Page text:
Issue 5, May 23, 2011

CIA (Cerceris Identification and Awareness) for EAB

The Morton Arboretum is cooperating with the US Forest Service to explore the feasibility of using a native, non-stinging, ground-nesting wasp, Cerceris fumipennis, to locate emerald ash borer infestations.

The prevalence and location of these wasp colonies are not known, and we need help locating them. Cerceris colonies are often found in packed sand soils. Ballfields, other athletic fields, sandy driveways, parking lots and even fire rings are likely locations. Therefore, we are asking for assistance from forest preserve districts, park districts and other land managers in watching for signs of wasp activity or nests this summer.

Should we be successful in locating wasp colonies, we would like to collaborate to develop a citizen science project to monitor for EAB in 2012. More information about this follows.

One of the many challenges to managing Emerald Ash Borer (EAB) is detecting infestations early enough to take action to protect ash trees. A new tool for EAB monitoring is called bio-surveillance. Following the activity of a small wasp, Cerceris fumipennis, can potentially help us find EAB. It looks like a common wasp, but does not sting. If the Cerceris wasp is found bringing EAB back to their nests for dinner, we know EAB is in the area. Pilot bio-surveillance programs are taking place in Canada and the East Coast. The Morton Arboretum is collaborating with the US Forest Service to begin such a project in Illinois and needs your help.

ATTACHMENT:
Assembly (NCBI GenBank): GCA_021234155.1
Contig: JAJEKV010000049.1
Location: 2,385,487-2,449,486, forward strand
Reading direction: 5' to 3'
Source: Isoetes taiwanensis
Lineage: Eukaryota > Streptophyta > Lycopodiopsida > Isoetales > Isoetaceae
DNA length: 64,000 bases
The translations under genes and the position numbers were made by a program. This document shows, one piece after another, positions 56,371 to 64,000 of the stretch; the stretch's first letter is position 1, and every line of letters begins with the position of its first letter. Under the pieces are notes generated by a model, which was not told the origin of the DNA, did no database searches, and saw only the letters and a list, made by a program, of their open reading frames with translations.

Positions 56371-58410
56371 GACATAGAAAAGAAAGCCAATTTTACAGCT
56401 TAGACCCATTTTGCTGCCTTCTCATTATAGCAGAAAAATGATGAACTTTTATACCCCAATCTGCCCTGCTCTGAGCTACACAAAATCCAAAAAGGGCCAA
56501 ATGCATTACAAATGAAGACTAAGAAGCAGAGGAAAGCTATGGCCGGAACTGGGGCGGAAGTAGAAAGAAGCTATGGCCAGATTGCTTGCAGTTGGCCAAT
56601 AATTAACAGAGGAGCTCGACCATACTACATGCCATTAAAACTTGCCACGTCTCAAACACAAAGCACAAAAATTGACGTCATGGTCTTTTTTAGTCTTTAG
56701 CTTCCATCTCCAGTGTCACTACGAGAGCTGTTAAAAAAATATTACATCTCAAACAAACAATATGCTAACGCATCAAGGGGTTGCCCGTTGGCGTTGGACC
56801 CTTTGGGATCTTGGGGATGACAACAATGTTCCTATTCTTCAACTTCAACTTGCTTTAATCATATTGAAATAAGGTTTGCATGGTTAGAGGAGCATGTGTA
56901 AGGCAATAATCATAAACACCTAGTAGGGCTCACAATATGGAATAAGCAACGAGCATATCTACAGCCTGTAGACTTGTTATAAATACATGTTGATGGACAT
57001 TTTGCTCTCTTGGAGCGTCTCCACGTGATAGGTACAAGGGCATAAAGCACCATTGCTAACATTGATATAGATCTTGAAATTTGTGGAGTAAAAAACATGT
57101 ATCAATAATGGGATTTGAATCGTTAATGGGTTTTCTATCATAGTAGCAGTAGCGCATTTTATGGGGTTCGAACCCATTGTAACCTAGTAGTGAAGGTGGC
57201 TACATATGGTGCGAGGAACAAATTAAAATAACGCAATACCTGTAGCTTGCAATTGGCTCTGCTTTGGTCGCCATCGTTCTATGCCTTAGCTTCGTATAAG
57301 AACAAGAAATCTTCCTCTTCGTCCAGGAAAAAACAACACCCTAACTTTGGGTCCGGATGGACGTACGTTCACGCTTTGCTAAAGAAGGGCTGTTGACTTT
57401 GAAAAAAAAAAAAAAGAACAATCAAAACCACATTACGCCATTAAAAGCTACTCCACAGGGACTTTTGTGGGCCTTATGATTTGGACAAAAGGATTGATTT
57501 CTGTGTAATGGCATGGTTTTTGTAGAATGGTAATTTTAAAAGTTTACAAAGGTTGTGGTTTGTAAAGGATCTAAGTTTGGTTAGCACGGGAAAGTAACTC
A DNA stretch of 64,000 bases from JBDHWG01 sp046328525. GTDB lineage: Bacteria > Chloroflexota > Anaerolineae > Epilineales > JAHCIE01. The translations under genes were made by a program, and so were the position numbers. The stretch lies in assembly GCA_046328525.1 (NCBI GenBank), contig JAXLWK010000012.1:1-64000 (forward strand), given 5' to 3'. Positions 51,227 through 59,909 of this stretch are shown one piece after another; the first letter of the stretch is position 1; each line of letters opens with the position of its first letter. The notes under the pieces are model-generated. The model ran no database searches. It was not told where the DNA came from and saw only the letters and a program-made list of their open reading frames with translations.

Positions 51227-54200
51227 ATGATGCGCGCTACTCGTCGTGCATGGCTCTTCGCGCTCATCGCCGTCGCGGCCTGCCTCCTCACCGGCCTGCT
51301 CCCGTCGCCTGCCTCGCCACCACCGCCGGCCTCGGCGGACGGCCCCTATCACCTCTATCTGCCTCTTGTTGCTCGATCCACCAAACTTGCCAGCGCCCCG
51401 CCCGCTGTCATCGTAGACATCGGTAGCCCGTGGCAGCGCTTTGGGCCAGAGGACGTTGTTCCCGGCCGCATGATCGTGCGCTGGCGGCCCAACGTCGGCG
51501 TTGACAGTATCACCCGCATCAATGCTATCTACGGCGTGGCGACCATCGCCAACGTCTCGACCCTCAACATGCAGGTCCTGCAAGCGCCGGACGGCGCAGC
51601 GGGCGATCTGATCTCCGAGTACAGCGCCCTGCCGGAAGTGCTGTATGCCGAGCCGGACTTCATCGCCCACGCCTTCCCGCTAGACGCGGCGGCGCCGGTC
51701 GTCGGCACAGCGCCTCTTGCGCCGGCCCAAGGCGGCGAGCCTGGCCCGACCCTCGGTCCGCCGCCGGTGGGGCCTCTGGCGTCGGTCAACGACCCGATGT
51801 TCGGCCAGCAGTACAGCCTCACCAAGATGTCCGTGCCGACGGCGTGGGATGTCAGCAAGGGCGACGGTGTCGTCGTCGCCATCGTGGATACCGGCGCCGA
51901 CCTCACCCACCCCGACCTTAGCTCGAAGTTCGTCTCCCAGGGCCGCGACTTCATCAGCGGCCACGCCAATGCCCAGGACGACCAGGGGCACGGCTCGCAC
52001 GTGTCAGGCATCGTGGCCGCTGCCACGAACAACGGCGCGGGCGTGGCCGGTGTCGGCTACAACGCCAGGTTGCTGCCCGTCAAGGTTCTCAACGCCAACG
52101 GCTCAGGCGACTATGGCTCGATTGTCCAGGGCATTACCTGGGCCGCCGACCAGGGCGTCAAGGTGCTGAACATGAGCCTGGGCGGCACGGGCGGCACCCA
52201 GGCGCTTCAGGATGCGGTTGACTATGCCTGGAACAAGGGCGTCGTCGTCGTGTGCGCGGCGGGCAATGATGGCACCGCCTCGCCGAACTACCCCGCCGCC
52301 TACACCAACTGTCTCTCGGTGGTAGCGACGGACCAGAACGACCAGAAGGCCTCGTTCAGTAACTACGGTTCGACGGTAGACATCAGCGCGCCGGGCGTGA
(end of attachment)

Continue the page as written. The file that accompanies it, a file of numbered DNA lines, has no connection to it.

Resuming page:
The first step is to locate colonies of these ground nesting wasps. They are commonly found in open areas of hard-packed sandy soil with ash trees nearby. Athletic fields, such as ball diamonds, volleyball courts, horse shoe pits, and even parking lots, especially if they are not well maintained, are ideal locations.

To help us locate Cerceris fumipennis, colonies, we simply need park maintenance staff to watch ball fields for signs of ground-nesting wasp activity or nests. The nests are marked by pencil-diameter holes on top of little mounds of sand. They are most active during the summer months.

Should colonies of Cerceris fumipennis be suspected:

  1. Cooperating land managers would contact the Morton Arboretum.
  2. Morton Arboretum staff will visit the site and evaluate insect activity.
  3. If colonies are active, interested land managers would be invited to participate in a "citizen science" project in 2012 that could involve kids, educators and community leaders wanting to help protect trees.

For more information contact: Edith Makra, Community Trees Advocate, The Morton Arboretum, 630-719-2425 or or visit (Phil Nixon, slightly modified from The Morton Arboretum)

Phil Nixon

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